In most cases it was because once they hit Katahdin, they were ready to go home and see family, and their minds and bodies were totally spent.

Jan LiteShoe
11-29-2006, 18:25
Hiking the IAT after the AT is quite a lofty goal. If you're interested in doing it in 1 shot (1 season) plan seriously to do it. My inclination is that if you leave it up in the air, most liekly you'll not want to continue on after reaching Katahdin.

Many of the people I hiked with threw around the idea of flipping back south to meet friends still hiking, and no one I met actually followed through.

In most cases it was because once they hit Katahdin, they were ready to go home and see family, and their minds and bodies were totally spent.

I was thinkng the same thing.

While I wasn't ready for my hiking experience to end, I was done hiking.
:)

Littlest Hobo
12-01-2006, 15:54
There is a VIA station (Canadian gov't subsized version of Amtrak) in the town of Gaspe - not too far from the lighthouse at the end of the trail. Take the train to Moncton NB (or Quebec City - I imagine it would be easier to get where you need to go in the States)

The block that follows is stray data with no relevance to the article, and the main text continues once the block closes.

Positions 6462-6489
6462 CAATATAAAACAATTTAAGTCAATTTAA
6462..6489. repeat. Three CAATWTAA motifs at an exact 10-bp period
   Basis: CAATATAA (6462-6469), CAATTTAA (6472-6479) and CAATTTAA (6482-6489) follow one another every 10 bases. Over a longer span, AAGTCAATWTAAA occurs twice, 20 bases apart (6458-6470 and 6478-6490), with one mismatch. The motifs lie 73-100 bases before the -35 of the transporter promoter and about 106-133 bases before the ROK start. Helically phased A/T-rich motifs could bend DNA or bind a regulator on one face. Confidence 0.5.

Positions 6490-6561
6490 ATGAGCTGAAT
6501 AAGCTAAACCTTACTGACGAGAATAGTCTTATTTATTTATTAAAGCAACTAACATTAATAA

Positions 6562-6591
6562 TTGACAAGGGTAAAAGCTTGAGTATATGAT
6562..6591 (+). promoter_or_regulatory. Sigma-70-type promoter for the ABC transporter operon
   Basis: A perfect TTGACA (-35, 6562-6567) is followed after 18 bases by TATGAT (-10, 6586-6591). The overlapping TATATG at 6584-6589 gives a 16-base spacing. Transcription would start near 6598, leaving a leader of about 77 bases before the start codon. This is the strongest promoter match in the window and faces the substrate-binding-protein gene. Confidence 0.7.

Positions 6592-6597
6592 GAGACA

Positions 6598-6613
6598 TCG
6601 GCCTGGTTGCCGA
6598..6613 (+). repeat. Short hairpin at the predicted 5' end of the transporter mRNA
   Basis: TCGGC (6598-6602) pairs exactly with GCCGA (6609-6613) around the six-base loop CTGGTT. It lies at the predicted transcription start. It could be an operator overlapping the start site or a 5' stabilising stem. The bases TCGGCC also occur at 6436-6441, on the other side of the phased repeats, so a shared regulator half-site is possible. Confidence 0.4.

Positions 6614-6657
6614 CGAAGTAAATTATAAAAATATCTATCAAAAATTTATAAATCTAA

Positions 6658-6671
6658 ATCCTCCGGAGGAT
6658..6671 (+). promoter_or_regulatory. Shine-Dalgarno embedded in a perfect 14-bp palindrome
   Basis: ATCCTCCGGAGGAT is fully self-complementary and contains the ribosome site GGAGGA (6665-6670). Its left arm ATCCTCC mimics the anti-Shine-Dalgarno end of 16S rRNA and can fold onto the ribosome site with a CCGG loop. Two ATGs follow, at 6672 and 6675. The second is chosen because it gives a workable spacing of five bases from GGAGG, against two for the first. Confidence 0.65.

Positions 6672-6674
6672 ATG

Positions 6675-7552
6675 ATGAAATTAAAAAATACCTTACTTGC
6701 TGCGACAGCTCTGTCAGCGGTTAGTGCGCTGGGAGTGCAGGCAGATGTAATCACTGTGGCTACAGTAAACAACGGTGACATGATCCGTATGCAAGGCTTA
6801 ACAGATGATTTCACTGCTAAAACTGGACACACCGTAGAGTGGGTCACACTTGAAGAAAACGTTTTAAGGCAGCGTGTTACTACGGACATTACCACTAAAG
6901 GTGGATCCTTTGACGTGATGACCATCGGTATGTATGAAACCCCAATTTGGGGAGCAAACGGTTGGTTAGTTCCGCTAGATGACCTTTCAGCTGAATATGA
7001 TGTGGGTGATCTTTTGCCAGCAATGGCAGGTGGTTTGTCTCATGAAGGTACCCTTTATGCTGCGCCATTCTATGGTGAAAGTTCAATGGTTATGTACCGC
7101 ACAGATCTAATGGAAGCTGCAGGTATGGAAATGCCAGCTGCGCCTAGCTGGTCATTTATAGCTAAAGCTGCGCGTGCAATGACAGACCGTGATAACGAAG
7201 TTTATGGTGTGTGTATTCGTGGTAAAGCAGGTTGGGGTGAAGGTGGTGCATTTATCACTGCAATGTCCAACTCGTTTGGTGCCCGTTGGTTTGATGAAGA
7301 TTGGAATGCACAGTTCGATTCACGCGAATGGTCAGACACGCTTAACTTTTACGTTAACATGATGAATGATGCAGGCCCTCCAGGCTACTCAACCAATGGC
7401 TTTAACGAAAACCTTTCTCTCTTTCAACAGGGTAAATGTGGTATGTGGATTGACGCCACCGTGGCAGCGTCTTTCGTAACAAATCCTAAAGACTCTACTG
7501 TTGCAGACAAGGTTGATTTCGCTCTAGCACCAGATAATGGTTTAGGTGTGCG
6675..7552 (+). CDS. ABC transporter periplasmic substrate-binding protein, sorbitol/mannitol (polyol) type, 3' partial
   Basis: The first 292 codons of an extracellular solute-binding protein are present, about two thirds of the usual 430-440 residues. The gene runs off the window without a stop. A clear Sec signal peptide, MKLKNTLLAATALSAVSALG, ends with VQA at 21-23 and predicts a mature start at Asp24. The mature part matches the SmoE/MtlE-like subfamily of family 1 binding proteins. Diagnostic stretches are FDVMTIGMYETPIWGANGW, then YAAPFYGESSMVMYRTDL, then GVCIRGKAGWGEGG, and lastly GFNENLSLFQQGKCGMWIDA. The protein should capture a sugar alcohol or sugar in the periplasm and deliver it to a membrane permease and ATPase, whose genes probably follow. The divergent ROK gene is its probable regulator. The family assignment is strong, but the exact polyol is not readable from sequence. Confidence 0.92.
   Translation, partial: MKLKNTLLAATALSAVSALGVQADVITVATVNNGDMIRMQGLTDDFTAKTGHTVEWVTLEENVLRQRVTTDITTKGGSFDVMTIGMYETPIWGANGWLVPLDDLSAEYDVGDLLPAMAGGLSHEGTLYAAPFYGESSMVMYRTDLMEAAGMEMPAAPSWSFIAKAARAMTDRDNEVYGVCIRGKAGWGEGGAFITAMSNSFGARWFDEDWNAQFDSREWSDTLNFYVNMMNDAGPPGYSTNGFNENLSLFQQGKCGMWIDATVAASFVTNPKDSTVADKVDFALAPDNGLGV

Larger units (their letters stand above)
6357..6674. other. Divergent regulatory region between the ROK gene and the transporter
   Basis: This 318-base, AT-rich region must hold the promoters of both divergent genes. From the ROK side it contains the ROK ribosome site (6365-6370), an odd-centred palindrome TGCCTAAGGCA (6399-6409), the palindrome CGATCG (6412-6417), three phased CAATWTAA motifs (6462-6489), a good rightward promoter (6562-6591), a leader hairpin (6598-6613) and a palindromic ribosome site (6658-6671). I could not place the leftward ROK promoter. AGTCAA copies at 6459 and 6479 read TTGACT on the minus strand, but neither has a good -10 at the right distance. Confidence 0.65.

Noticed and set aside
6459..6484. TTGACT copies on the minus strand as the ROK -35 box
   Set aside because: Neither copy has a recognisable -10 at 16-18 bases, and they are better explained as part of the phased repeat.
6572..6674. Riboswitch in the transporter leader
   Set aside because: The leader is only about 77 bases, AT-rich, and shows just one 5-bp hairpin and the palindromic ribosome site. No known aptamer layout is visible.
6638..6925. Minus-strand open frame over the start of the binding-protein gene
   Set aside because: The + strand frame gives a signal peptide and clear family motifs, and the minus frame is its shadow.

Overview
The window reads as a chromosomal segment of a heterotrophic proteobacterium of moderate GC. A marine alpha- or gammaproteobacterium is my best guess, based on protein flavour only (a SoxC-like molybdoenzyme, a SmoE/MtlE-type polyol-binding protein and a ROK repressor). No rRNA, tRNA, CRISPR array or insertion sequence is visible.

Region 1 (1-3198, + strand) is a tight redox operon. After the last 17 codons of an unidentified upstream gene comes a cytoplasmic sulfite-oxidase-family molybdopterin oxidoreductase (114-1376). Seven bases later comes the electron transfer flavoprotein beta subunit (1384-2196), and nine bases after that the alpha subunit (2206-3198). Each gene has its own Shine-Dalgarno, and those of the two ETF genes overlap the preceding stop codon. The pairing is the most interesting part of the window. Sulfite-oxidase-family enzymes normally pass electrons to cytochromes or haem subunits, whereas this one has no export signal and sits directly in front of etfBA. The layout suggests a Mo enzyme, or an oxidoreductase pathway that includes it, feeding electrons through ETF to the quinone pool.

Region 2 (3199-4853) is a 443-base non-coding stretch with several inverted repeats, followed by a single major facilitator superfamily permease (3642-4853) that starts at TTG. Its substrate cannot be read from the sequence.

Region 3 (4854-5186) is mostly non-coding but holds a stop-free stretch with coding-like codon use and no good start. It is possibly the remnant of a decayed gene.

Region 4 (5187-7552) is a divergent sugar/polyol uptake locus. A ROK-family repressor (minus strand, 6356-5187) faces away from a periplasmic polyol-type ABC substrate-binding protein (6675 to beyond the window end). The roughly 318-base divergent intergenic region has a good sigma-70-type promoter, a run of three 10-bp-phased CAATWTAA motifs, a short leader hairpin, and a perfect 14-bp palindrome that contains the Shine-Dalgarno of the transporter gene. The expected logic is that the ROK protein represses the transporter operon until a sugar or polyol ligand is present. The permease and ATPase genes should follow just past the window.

There are plenty of maps detailing the IAT route available for sale on the website posted by vaporjourney - but I'm not sure if there is a "Companion"-style booklet available detailing the services available in each town on route. Part of the adventure is find out what's available when you get there - I think the website also suggests possible mail drops if you want some certainty

As far as needing French - it's not an absolute necessity. The provincial parks the trail goes through (Carleton, Jacque-Cartier, etc) have bilingual staff. Learning some simple phrases may help, followed by a polite "Je m'excuse, mais je ne parle pas Francais" goes a long way.

Still highly recommend going all the way to Gaspe its like walking to the ends of the earth.

Third Times A Charm
12-17-2006, 02:01
If I get to Katahdin in Mid - September, I might try doing it. Just remember after January 1st, 2007 you must have a US Passport to enter Canada and return. I can see myself at the Gaspe Peninsula the first week of November eating lobster and cod fish for a week. Then taking the train across Canada, for a return to Colorado via California.

What's another 700when you already did 2,175?